Rhonda doesn't exactly have any "powers," but in a movie that's all about the spirit of Halloween and being in or out of tune with it, Rhonda is portrayed as very much in sync with the season. She acknowledges and is acknolwedged by the forces that are afoot, without coming to any harm. It is as if she belongs, as if she is a monster herself. The film isn't "deep" or brooding overall, but it does comment on the fact that, culturally, autism and disability in general are constructed as otherworldly and even as monstrous.

Given the ubiquity of autism and the nature of cultural attitudes toward the condition, I would have expected an autism-themed horror film by now. Horror has the wonderful ability to hold a mirror to society's deepest-seated and unspoken anxieties, to play on them and critique them. So where is the horror film that's about autism? How about a film with an autistic protagonist? An adult autistic protagonist? What do you think: What plots and scenarios might you like to see played out in an autism-themed horror movie, outside of the tired trope of the child savant?

Previously: Adam: "More Like a Child Than Anything Else," A Peek at Autism Speaks

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Comments

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:)

this is a wonderful series of posts! i'm really enjoying it - my knowledge of autism is extremely poor, and of course even worse of autistic people as depicted in film. i think i saw a french documentary when i was younger about a rural (travelling, i think) primary teacher who taught an autistic girl (not older than 10) in a tiny village, among other children. from what i recall it was very good - maybe you've heard of it? i can't remember the title. keep up the good work!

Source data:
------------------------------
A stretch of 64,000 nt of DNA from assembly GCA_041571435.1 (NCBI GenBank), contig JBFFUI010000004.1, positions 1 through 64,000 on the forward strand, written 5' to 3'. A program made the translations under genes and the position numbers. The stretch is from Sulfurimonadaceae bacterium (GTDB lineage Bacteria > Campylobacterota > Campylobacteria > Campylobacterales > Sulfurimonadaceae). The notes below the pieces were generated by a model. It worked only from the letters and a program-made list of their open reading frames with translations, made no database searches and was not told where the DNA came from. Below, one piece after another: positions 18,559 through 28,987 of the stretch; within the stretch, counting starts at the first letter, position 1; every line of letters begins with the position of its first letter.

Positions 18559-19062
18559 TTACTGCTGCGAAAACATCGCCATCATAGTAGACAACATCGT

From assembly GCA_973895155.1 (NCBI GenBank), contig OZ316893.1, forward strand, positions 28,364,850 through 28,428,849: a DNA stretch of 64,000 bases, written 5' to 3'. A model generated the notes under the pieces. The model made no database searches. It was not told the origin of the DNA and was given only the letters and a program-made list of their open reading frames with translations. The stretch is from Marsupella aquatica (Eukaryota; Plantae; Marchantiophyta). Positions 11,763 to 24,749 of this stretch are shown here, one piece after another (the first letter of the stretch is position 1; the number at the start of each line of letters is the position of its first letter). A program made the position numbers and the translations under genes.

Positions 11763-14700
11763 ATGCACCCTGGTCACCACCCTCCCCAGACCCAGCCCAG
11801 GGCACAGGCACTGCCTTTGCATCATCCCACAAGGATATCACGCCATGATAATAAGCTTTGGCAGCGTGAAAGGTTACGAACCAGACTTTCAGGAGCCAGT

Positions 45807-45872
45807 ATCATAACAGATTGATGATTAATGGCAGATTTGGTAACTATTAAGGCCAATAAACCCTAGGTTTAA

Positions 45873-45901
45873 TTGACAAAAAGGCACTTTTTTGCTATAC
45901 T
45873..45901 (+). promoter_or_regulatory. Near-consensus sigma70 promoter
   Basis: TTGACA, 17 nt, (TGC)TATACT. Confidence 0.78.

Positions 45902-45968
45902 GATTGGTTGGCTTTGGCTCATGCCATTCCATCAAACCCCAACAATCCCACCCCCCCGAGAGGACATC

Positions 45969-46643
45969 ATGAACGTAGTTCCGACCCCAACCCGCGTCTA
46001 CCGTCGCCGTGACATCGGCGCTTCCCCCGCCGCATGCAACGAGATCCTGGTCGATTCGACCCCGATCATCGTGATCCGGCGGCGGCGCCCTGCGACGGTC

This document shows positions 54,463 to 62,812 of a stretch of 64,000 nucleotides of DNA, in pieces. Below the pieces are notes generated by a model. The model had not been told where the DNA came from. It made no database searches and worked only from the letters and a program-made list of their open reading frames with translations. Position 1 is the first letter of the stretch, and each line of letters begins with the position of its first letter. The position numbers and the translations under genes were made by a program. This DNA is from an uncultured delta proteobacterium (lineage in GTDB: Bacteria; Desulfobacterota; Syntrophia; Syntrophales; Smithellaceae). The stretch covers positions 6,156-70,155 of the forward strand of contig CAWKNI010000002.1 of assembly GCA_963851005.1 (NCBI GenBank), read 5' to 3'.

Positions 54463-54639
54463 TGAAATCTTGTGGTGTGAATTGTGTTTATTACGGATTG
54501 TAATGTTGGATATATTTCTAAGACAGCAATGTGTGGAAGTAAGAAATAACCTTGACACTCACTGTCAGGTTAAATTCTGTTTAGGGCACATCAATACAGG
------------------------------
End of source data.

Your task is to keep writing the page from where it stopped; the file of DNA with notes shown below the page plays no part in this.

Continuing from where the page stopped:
ok i found it, it's called

ok i found it, it's called Être et avoir (To be and to have), it was released in 2002 and here's the trailer (no english subs unfortunately): http://www.youtube.com/watch?v=Fu7_LRxDNsU&feature=related

Exorcism of autism

"I remember watching the scene in which the disenchanted minister describes the death of autistic boy during an exorcism and thinking, "That's a movie I might watch. That could be a really tense and disturbing film, wherein a nonverbal protagonist has to resist zealous guardians who think he's possessed.""

This actually happened to my roommate. Twice. To quote her: "Waterboarding with holy water is still waterboarding."

i'm not sure i agree that

i'm not sure i agree that rhonda is a "monster herself". with the other female driven storyline, about the werewolves, while the werewolves are monsters, they are also kind of the heroes of that story, not unlike rhonda. i think the audience ends up identifying with rhonda, which is not the usual treatment of autistic characters. the other kids come off as the monsters, because in trick r treat, the spirit of halloween is, not the 'good', but at least the 'what you are supposed to value'.

OMG. I have to thank you for

OMG. I have to thank you for pointing out Trick'r Treat. That's exactly the sort of thing I want to watch.